Microbiology Case Study: A 27 Year Old with Disseminated Joint Pain

Case History

A 27 year old male presented to the Emergency Department (ED) with complaints of right knee pain and swelling for one week. Two weeks prior, he tripped while walking to work and began to feel pain in his right calf. Upon physical examination, swelling was noted in his ankles, knee, shoulders, and fingers. The knee and shoulder were tender to palpation. In the ED, he was afebrile and vitals were normal. He denied any sort of injury, chills, or rash and no history of tobacco, alcohol, or illicit substance abuse. CT scan of the lower extremity showed no acute fracture but moderate to large knee joint effusion was observed. He and his fiancé (male partner) has been in a monogamous relationship for almost a decade, however the patient did have a history of gonorrhea nine years ago but was treated. Knee arthrocentesis was performed. The fluid was yellow and cloudy and contained 27,000 WBCs. The Gram stain of the synovial fluid showed many intracellular gram negative diplococci and the joint fluid culture grew out Neisseria gonorrhoeae. PCR of the rectal swab also detected N. gonorrhoeae.

Discussion

N. gonorrhoeae is the causative agent of gonorrhea, a sexually transmitted disease. In the United States, it is the second most commonly reported communicable disease.1 While infections can be asymptomatic, in men, gonorrhea commonly causes acute urethritis with dysuria, urethral discharge, and rarely, epididymitis.2,3,4 In women, gonorrhea can cause cervicitis and lead to pelvic inflammatory disease (PID), infertility, ectopic pregnancy, and chronic pelvic pain.5,6 Those with gonococcal endocervicitis can be co-infected with Chlamydia trachomatis and/or Trichomonas vaginalis, other causative agents of sexually transmitted diseases. N. gonorrhoeae can cause extragenital infections in the pharynx and rectum, which are most commonly seen among men who have sex with men (MSM). Disseminated gonococcal infection is rare (0.5-3% of infected individuals) and can be characterized by low grade fever, hemorrhagic skin lesions, tenosynovitis, polyarthralgia and septic arthritis. Complications of disseminated infections may include permanent joint damage, endocarditis, and meningitis. Gonococcal conjunctivitis mainly affects newborns from untreated mothers.7

Gonorrhea can be diagnosed clinically by a history and physical examination and also, by microbiological methods. Home collection kits are available to increase convenience. On a Gram stain, N. gonorrhoeae, a gram negative coccus, frequently appears within or closely associated polymorphonuclear leukocytes (PMNs) typically as diplococci pairs. Direct smears can be prepared from urethral, endocervical sites, and normally sterile or minimally contaminated sites such as joint fluid. Swab specimens (e.g. urogenital, pharyngeal, vaginal or rectal) should be collected with a Dacron or Rayon swab as calcium alginate and cotton swabs may be toxic or inhibitory for the bacteria.8 Specimens must be transported to the microbiology immediately. 9 Blood and joint fluid are also acceptable specimen types for culture for detection of disseminated gonococcal infection.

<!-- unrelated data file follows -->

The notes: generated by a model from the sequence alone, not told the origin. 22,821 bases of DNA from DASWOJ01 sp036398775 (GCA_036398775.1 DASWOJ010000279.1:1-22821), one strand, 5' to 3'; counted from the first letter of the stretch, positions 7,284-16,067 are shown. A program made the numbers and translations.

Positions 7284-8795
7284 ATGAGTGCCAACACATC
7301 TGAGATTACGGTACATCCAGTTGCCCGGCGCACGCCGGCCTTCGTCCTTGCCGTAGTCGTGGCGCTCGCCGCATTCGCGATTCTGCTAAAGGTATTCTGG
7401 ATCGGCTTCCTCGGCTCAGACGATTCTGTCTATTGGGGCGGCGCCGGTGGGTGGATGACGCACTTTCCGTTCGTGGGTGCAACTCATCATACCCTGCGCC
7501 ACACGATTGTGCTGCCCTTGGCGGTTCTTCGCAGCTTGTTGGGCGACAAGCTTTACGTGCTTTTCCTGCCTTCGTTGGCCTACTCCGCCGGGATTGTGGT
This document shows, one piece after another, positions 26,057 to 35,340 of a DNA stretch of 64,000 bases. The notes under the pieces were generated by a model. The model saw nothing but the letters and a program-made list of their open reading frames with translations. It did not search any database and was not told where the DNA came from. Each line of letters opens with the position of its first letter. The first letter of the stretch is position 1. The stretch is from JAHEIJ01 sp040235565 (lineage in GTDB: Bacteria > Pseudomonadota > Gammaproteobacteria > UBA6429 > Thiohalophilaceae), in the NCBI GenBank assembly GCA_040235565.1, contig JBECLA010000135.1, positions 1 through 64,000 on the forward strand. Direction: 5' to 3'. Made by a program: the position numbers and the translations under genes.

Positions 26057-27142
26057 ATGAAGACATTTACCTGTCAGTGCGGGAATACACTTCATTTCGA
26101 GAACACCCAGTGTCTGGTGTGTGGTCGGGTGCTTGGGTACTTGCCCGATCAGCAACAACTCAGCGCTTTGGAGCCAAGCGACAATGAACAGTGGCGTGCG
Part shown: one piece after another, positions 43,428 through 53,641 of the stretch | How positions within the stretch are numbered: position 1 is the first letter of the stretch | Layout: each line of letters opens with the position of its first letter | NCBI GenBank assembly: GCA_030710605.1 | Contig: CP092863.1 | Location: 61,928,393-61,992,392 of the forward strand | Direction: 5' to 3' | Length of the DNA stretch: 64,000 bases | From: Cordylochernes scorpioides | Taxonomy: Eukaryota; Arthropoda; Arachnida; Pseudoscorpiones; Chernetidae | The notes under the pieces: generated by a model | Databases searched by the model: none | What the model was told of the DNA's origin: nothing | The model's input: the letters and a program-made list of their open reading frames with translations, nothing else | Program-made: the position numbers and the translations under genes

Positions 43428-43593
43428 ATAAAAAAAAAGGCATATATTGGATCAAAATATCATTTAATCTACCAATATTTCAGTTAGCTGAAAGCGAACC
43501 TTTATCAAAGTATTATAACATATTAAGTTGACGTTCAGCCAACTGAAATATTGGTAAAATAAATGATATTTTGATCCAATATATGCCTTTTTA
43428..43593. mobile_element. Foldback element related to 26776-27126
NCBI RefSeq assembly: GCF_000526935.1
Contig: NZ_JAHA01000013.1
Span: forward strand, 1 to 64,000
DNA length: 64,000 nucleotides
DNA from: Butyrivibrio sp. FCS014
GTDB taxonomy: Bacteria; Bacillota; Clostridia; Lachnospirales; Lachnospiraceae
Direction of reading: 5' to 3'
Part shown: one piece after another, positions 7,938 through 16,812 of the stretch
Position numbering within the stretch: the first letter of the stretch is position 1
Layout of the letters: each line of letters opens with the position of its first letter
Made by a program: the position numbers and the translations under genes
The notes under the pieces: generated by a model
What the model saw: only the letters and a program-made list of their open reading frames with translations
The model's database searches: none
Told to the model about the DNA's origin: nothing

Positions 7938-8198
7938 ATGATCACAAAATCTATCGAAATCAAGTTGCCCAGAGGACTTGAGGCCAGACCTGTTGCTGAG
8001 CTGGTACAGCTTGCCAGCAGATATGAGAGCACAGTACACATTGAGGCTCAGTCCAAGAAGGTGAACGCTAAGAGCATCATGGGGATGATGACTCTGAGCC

Enriched selective media for culture of N. gonorrhoeae includes MTM medium, ML medium, GC-Lect and the New York City medium. Plates should be incubated in a CO2 incubator (between 3-7%) at 35C to 37C for optimal growth.9 Gram negative diplococci recovered from urogenital sites that grow on the selective media and are oxidase-positive can be presumptively identified as N. gonorrhoeae. Another quick biochemical test that can be done is superoxol; N. gonorrhoeae produce immediate bubbling whereas N. meningitidis and N. lactamica produce weak, delayed bubbling. Confirmation using other testing methods such as carbohydrate utilization tests (e.g. N. gonorrhoeae produces acid from glucose only), immunological methods, enzymatic procedures, or DNA probe are also available.10